Cirrus Aircraft launches Duluth expansion plan
Tax assistance could help Duluth's largest manufacturer ramp up production.
DULUTH — Cirrus Aircraft aims to grow its operations, and the company is looking to the city and St. Louis County for a bit of help, in the form of a $1.2 million tax abatement package.
Both the city and county will be asked to forgo $600,000 in tax revenues over the next 10 years as Cirrus seeks to ramp up production, with the goal of tripling its output within the same decade, according to a county document.
The growth is expected to result in the creation of at least 80 additional jobs, bringing the company’s local workforce to more than 1,286, according to Chris Fleege, director of Duluth’s planning and economic development division. Cirrus already is Duluth’s largest manufacturer.
To accommodate its rapid expansion, Cirrus will be moving into an existing maintenance, repair and overhaul (MRO) facility formerly occupied by AAR Corp. and originally built to service Northwest Airlines aircraft. AAR left Duluth in May 2020 , as the airline industry dealt with the rapid loss of business that accompanied the onset of the COVID-19 pandemic, and the MRO facility has sat mostly vacant since that time.
Cirrus plans to lease the MRO building initially with an option to own, but Fleege suspects the company intends to stay for the long haul, as it proposes to invest $3.6 million in the facility.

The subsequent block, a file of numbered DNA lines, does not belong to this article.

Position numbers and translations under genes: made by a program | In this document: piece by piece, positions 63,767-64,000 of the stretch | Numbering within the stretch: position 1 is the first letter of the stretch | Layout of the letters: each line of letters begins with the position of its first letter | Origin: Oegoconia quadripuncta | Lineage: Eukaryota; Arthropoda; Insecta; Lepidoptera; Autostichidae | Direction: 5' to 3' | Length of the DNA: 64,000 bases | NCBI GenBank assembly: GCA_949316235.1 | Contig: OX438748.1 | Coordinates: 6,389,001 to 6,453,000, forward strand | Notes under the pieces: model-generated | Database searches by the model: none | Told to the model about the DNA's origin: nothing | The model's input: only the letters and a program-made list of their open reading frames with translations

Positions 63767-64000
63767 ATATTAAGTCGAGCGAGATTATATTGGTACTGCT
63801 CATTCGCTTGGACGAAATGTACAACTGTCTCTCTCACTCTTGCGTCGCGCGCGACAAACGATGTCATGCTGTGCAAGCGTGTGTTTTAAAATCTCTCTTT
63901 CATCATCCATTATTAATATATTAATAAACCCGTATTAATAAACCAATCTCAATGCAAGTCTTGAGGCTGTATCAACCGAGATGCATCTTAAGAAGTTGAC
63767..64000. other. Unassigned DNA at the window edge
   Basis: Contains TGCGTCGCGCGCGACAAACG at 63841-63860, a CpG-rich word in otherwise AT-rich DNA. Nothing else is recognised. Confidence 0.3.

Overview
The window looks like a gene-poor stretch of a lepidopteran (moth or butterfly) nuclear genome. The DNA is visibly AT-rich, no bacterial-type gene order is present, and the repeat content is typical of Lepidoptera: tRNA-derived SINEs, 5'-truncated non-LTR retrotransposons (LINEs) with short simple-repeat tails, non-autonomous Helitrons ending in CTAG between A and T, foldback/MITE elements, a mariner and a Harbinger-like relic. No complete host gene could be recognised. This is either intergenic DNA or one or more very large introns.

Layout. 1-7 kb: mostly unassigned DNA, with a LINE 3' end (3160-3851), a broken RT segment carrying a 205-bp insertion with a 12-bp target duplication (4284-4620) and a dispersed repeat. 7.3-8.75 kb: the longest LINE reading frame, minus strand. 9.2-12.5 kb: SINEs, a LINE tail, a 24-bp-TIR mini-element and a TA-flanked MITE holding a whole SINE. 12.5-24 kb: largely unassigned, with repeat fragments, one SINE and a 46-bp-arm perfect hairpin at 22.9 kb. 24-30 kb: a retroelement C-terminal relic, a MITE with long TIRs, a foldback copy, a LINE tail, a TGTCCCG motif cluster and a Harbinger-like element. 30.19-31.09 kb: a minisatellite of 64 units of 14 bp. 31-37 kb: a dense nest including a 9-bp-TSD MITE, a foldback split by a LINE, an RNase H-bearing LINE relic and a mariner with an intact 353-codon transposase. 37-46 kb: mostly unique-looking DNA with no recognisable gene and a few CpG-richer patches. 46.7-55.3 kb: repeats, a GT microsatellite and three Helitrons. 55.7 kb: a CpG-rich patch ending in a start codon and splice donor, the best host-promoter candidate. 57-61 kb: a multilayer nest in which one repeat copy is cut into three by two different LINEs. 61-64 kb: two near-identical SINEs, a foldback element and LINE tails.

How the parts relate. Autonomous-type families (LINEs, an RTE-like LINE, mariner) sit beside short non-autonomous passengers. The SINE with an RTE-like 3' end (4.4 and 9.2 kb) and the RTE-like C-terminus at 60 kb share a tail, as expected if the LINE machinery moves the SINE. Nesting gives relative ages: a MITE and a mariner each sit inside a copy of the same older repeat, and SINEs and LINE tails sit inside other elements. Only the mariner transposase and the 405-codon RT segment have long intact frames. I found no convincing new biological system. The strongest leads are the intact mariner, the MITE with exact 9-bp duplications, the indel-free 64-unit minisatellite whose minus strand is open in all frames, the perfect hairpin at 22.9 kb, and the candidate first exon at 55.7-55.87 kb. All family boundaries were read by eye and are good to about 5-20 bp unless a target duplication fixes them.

The company also is looking to purchase an incubator building it already occupies for $3.4 million with eventual plans to expand the Cirrus campus southward at a cost of $25 to $30 million.
To assist with Cirrus’ growth, the city of Duluth also will be asked to support the company’s applications for $1 million from the Minnesota Investment Fund and $1.5 million from the Minnesota Job Creation Fund.
The St. Louis County Board has scheduled a Feb. 8 public hearing on the proposal to provide Cirrus with $600,000 in property tax relief.
Fleege expects a similar tax abatement request and the grant application resolutions to go to the Duluth City Council on Feb. 14.
He said the city also is working with the Minnesota Workforce Center, Lake Superior College and the University of Minnesota Duluth to help supply Cirrus with the workers it will need to grow.
“It’s a challenge we face. But it’s an exciting problem to have,” Fleege said.